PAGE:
I have gradually recognized that high expectations and perfectionism of the holidays push me directly into the path of ADHD overwhelm.
by Linda Roggli
Seriously, though, this was a serious lapse of attention. I performed some of the traditional holiday duties. I basted the turkey and had dinner with friends. I visited my parents and bought Christmas gifts. I welcomed the new year by singing around Victor’s karaoke machine (OK, so it’s not ‘traditional’ in the strictest sense, but it sure is at our house).
It’s all a blur. With a smidgen of “I’m glad it’s over” tossed into the fog. That’s not like me at all. I am the perpetual child, enthralled by the colored lights, excited about the energy of possibility that lingers in the holiday air. This year the thrill, as they say, was gone. What happened?
It might be that I’m getting older and more jaded, but I doubt it. I’m still wildly passionate about other possibilities in my life. Perhaps it’s because I did 100% of my holiday shopping online. There’s a level of detachment about gift shopping when I choose from a screen of pixilated images, pay for them with credit card numbers typed into a keyboard and have them delivered directly to the recipients’ door, already wrapped. I guess I do like to touch the presents I’m giving.
When I get right down to it, though, I think I simply didn’t want the extra distraction. Gosh that sounds awful. Sometimes the truth sounds unflattering, I suppose. But the thought of dragging 16 wreaths down from the attic and tacking them up to the windows with red velvet ribbons almost made me nauseous. Why? Because in 30 days I’d have to take them all down again and put them BACK in the attic.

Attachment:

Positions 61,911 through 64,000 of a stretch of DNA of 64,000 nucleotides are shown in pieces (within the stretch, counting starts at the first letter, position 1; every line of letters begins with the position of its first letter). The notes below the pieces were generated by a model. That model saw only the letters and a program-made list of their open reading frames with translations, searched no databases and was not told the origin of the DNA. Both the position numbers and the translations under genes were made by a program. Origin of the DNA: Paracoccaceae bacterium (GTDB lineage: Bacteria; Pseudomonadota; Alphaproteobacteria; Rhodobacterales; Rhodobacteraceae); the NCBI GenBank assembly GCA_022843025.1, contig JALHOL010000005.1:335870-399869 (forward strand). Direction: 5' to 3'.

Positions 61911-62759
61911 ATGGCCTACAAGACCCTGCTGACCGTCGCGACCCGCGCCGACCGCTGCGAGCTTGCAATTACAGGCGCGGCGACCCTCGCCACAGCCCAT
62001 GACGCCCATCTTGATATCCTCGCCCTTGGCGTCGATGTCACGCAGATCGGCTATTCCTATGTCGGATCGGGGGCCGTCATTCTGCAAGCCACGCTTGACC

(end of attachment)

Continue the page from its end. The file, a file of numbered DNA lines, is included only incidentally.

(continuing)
That’s a lot of energy and focus that my brain requires in other arenas, thank you very much. Yes, I know this sounds Scrooge-ish (isn’t there a female version of Scrooge? Patty Parsimony? Suzy Selfish?). I’m not selfish or parsimonious (yes, I had to look it up, too). Exactly the opposite, in fact.
I am, however, realistic. I have gradually recognized that high expectations and perfectionism push me directly into the path of ADHD overwhelm. It can take weeks for me to recover from a hit-and-run case of overwhelm. Not this year, though.
I have so many wonderful projects in process. I’m almost done with my book. I want to make time for little Lilly who is now six months old. And I’ve committed to rebuilding my physical strength. Though it felt strange to step out of the holiday frenzy, I also skirted the Overwhelm Express. I’m a bit proud of myself: I conserved my energy for the things that are important at THIS stage of my life. And that’s the best gift I can give … or receive. With the exception of a few dozen homemade Christmas cookies.